My Store:
Change Store
My Store:
Change Store
  • Table Saw Vs Bandsaw: Which do you need?

Table Saw Vs Bandsaw: Which do you need?

It can be hard to choose between investing in a new table saw or in a new bandsaw.

The workshop footprint and potentially the price of the bandsaw is attractive, but it’s important to also consider the projects you want to do in 12months to help ensure that you invest in the right machine.

Remember that woodworking can be dangerous and a healthy level of fear and respect for woodworking machinery and safety practices can help keep you safe. Choosing the right machine for the job is one step to help reduce the risk.

Table Saws

A table saw is designed primarily for cutting thinner boards in very straight lines, along or across the grain. Most 250mm or 10-inch table saws have a maximum cutting depth of around 75mm

They are made up of a circular saw blade, mounted on an arbor and powered by an electric motor. Adjustment handles allow you to set the height and tilting angle of the blade and a locking fence is used to set a fixed distance from the blade.  This would be a RIP CUT.

A mitre gauge or similar attachment is used to perform cross grain cutting at various angles.  This is referred to as a CROSS CUT.

Various jigs and accessories can be added to expand these uses or increase accuracy.

Specialty blades can sometimes be used to cut dados or wide slots in a single pass.

Table saws usually offer larger tabletops than bandsaws, allowing larger materials to feed through the blade.

They are very accurate when set up correctly, but are limited by the height of the blade above the table (their cut depth capacity) and their maximum rip capacity.   

The space required in your workshop is dictated by the size of the table saw, but also the space around it, where you would be feeding materials through the blade.  This is very important when dealing with sheet goods.

The danger from a poorly setup table saw is obvious. A spinning blade and contact with any body part never ends well, but its also important to remain aware of your workpiece or offcut being forced back toward you, if not properly controlled. This is referred to as ‘kickback’.


The smaller, more upright Bandsaw takes up a much smaller footprint in your workshop, although you still need to account for infeed and outfeed, but generally with narrower workpieces.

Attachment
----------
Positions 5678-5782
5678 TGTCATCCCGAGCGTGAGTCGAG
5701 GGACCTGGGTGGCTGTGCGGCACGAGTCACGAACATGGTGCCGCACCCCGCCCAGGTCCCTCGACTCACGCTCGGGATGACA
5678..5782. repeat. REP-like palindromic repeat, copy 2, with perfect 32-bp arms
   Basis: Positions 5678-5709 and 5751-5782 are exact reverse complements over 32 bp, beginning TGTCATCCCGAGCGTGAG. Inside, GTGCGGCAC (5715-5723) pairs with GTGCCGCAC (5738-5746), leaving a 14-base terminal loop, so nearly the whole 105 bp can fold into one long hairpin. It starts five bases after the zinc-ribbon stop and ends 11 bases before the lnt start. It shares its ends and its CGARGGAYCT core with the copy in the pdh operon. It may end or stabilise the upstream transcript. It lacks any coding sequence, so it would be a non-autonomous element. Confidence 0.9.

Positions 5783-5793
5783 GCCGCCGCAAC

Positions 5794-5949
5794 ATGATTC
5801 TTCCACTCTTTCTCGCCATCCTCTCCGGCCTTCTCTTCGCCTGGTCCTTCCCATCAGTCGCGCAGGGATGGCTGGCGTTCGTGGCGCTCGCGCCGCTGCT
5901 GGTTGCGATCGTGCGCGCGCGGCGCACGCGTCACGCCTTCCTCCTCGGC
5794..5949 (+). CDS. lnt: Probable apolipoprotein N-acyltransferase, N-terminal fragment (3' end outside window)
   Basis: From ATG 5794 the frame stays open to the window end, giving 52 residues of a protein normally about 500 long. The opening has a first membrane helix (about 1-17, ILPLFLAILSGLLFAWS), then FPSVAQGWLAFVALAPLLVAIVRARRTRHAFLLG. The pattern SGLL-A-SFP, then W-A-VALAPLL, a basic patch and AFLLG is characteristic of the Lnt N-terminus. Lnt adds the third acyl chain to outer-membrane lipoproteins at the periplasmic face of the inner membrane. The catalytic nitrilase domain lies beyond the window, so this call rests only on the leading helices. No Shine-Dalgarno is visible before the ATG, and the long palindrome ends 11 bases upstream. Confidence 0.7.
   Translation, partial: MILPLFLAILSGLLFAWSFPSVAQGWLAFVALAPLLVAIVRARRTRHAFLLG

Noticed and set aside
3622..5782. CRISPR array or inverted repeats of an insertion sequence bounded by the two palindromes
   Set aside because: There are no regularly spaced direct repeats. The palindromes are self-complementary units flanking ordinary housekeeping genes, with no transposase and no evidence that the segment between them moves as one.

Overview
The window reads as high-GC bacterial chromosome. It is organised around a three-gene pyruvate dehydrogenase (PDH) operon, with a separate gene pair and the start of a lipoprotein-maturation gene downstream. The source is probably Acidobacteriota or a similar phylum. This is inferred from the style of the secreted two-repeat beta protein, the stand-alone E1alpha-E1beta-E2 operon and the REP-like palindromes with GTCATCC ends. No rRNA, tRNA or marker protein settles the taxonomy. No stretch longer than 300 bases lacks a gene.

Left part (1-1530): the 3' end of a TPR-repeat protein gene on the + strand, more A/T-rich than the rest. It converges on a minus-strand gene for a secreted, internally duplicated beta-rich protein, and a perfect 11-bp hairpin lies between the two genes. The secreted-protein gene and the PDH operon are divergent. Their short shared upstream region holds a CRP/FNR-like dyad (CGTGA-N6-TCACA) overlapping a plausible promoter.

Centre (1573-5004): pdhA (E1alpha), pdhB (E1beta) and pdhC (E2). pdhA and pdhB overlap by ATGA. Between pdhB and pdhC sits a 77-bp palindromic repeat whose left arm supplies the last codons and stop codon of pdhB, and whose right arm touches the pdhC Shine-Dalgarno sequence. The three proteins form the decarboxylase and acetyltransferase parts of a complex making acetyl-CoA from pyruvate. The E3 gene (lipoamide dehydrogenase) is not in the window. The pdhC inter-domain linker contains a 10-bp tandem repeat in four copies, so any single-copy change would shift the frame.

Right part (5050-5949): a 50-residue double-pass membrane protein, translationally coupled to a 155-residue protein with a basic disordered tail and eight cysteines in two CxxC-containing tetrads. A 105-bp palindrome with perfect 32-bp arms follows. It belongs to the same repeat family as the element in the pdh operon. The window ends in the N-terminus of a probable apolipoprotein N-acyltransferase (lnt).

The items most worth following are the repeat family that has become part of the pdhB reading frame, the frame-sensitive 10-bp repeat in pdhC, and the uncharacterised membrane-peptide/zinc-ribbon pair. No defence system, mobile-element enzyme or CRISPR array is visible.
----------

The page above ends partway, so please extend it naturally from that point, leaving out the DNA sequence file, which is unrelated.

Bandsaws are generally regarded as safer than a table saw, but a moving blade on any machine MUST be taken seriously. Bandsaws generate noise while cutting, but can be almost silent between cuts. Their blade can be just as dangerous as a spinning table saw blade, but with less chance of kickback.

Bandsaw blades are a continuous loop of sharp toothed material, stretched tightly between two rotating wheels. The bandsaw’s much larger cutting depth and their ability to cut curves and irregular shapes, tapers and fairly good straight lines, makes them one of the most popular and versatile machines in the workshop today.

A Bandsaw is generally used on larger stock, for bringing the dimensions of the timber down into usable board widths and thicknesses. They are measured by their cut depth capacity, and their ripping capacity from the blade to the upright column. 

Compared to a table saw, the thinner Bandsaw blade makes for a less accurate cut, with a cut surface that needs cleaning later on either a table saw, thicknesser or jointer.

Click here to view our video on selecting between bandsaws!

So, which one do you buy?

Many workshops include both machines as they both offer unique features. But which one do you buy first? It all comes down to which one suits your current and short-term future needs the best.

If space is a consideration and you are planning on working on curved projects, then a bandsaw should be considered, but if you have the space and are wanting clean, accurate straight cuts, or to work with sheet type products, then a table saw should be considered!